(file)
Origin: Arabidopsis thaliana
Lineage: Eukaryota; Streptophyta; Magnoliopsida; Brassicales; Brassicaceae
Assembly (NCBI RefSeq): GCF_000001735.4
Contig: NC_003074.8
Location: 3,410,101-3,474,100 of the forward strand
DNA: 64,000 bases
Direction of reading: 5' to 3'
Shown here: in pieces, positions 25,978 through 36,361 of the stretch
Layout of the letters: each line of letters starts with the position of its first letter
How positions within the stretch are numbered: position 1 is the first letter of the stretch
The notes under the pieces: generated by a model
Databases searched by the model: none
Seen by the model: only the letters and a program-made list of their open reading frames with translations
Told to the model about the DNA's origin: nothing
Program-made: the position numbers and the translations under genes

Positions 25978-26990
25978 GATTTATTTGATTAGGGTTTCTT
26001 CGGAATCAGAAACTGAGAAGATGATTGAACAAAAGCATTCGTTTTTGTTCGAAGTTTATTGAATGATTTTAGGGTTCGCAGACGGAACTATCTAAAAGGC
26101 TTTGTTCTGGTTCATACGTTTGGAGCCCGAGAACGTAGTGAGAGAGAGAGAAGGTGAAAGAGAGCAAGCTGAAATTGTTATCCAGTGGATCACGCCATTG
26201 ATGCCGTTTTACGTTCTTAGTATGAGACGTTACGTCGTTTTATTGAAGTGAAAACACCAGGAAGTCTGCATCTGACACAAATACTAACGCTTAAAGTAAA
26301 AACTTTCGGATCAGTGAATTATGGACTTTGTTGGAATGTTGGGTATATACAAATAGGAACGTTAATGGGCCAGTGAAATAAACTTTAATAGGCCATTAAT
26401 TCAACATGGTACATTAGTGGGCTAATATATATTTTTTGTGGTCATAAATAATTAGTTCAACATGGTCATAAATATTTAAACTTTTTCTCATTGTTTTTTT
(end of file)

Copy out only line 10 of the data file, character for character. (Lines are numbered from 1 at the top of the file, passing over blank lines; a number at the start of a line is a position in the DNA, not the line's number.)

How positions within the stretch are numbered: position 1 is the first letter of the stretch